Joplin wanted to experiment further with compositions like Treemonisha, but by 1916 he was suffering from the effects of terminal syphilis. He suffered later from dementia, paranoia, paralysis and other symptoms. Despite this, he recorded six piano rolls that year — Maple Leaf Rag (for Connorized and Uni-Record labels), Something Doing, Magnetic Rag, Ole Miss Rag, and Pleasant Moments (all for Connorized). These are the only records of his playing we have, and are interesting for the embellishments added by Joplin to his performances. A surviving copy of the ‘Pleasant Moments’ roll has not yet been discovered. It has been claimed that the uneven nature of some of Joplin’s piano rolls, such as one of the recordings of the Maple Leaf Rag mentioned above, documented the extent of Joplin’s physical deterioration due to syphilis. However, the irregularities are just as likely due to the primitive technology used to record the rolls.

In mid-January 1917 Joplin was hospitalized at Manhattan State Hospital in New York City, and friends recounted that he would have bursts of lucidity in which he would jot down lines of music hurriedly before relapsing. Joplin died there on April 1, 1917. His death did not make the headlines for two reasons: ragtime was quickly losing ground to jazz and the United States would enter World War I within days. He was buried in St. Michael’s Cemetery in the Astoria section of Queens.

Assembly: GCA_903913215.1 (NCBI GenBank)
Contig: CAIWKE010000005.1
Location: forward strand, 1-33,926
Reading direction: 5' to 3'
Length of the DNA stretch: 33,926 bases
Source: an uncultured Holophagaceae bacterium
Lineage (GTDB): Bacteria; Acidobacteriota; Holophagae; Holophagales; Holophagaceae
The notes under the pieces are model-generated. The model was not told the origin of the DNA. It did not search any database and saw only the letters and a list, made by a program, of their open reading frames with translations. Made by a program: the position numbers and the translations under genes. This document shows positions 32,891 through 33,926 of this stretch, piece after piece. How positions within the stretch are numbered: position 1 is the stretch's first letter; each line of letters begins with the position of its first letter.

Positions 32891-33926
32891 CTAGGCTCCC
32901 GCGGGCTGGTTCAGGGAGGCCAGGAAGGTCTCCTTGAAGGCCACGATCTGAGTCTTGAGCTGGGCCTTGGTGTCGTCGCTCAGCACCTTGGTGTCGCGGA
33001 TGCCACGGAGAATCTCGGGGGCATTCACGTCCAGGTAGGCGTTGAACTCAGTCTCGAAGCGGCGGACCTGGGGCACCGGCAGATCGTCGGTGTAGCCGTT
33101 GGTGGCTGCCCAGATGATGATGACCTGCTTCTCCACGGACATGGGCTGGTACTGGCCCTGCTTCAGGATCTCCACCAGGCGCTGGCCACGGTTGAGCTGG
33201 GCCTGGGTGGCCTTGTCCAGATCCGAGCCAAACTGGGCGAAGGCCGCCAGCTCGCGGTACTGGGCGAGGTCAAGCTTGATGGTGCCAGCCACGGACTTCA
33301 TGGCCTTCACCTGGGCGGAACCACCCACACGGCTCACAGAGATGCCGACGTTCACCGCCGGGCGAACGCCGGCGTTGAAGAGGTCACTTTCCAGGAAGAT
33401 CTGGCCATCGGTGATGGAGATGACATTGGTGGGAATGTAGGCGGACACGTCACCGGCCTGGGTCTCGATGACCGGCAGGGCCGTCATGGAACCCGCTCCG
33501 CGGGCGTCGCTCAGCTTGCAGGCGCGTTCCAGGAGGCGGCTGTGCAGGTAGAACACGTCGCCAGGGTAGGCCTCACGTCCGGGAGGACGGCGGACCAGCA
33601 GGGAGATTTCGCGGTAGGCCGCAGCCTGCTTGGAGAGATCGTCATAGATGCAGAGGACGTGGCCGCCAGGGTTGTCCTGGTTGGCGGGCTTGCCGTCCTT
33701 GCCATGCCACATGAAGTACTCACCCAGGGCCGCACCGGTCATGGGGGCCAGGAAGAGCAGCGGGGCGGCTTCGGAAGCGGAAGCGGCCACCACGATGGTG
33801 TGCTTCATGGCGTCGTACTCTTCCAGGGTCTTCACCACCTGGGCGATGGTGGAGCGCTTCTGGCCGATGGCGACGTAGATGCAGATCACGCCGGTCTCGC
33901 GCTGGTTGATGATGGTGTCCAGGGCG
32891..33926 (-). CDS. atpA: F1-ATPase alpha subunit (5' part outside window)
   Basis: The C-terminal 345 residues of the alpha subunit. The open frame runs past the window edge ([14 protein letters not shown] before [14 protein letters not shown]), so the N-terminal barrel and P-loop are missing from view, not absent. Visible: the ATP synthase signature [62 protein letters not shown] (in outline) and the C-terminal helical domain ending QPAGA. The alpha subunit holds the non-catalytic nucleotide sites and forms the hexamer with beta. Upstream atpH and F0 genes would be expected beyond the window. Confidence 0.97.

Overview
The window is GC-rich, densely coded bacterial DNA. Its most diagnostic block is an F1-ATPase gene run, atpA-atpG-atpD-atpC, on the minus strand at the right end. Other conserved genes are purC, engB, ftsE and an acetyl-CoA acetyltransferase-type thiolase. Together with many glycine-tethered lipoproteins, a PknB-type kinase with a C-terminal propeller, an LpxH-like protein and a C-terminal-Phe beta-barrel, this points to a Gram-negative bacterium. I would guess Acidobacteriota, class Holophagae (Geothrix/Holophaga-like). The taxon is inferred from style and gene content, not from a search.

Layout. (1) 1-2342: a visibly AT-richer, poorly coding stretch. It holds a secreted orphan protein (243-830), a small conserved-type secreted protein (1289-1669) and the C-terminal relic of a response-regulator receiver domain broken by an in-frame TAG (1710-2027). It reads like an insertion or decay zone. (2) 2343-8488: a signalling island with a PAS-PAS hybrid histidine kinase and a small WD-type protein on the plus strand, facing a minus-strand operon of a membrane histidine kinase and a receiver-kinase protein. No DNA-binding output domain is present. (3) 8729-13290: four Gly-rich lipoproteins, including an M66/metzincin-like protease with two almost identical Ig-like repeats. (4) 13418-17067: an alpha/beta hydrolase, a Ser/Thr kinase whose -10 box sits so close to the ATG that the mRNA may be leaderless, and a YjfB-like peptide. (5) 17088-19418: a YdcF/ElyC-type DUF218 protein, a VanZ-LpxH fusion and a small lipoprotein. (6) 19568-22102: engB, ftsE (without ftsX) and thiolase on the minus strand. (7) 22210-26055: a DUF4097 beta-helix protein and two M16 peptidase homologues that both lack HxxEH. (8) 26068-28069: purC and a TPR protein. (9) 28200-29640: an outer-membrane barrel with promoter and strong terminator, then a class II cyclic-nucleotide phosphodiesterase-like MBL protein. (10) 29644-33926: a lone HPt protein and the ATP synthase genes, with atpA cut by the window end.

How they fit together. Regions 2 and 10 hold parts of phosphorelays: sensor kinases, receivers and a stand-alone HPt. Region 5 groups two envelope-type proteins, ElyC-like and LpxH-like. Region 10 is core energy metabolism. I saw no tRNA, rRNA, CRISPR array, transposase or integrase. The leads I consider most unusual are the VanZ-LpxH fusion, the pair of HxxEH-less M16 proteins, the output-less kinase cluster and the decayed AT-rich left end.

Joplin’s musical papers, including unpublished manuscripts, were willed to Joplin’s friend and the executor of his will, musician and composer Wilber Sweatman. Sweatman took care of these papers and generously shared access to them to those who enquired. However these were unfortunately few, since Joplin’s music had come to be considered passé. After Sweatman’s death in 1961 the papers were last known to go into storage during a legal battle among Sweatman’s heirs; their current location is not known, nor even if they still exist.

There was, however, an important find in 1971 — a piano-roll copy of the lost ‘Silver Swan Rag,’ cut sometime around 1914. It had not been published in sheet-music form in Joplin’s lifetime. Before this, his only posthumously published piece had been ‘Reflection Rag’, put together by Stark in 1917 from fragments of Joplin melodies in Stark’s archives.

After Joplin’s death ragtime music experienced two bursts of popularity. The first was in the early 1950s when ragtime was regarded as a happy nostalgic music of a more innocent time. The second ragtime revival was prompted by the release of the movie The Sting in 1973, which despite being set in the 1930s still anachronistically featured a Joplin soundtrack and introduced new generations to his music. Marvin Hamlisch’s adaptation of the Joplin song ‘The Entertainer’ reached number 3 on the Billboard magazine Hot 100 music chart in 1974, and a much wider and deeper interest in ragtime in general and Joplin in particular was created. In 1974 Kenneth MacMillan created a ballet for the Royal Ballet, Elite Syncopations, based on tunes by Joplin, Max Morath and others. It is still performed occasionally.

— original source http://www.8notes.com/ —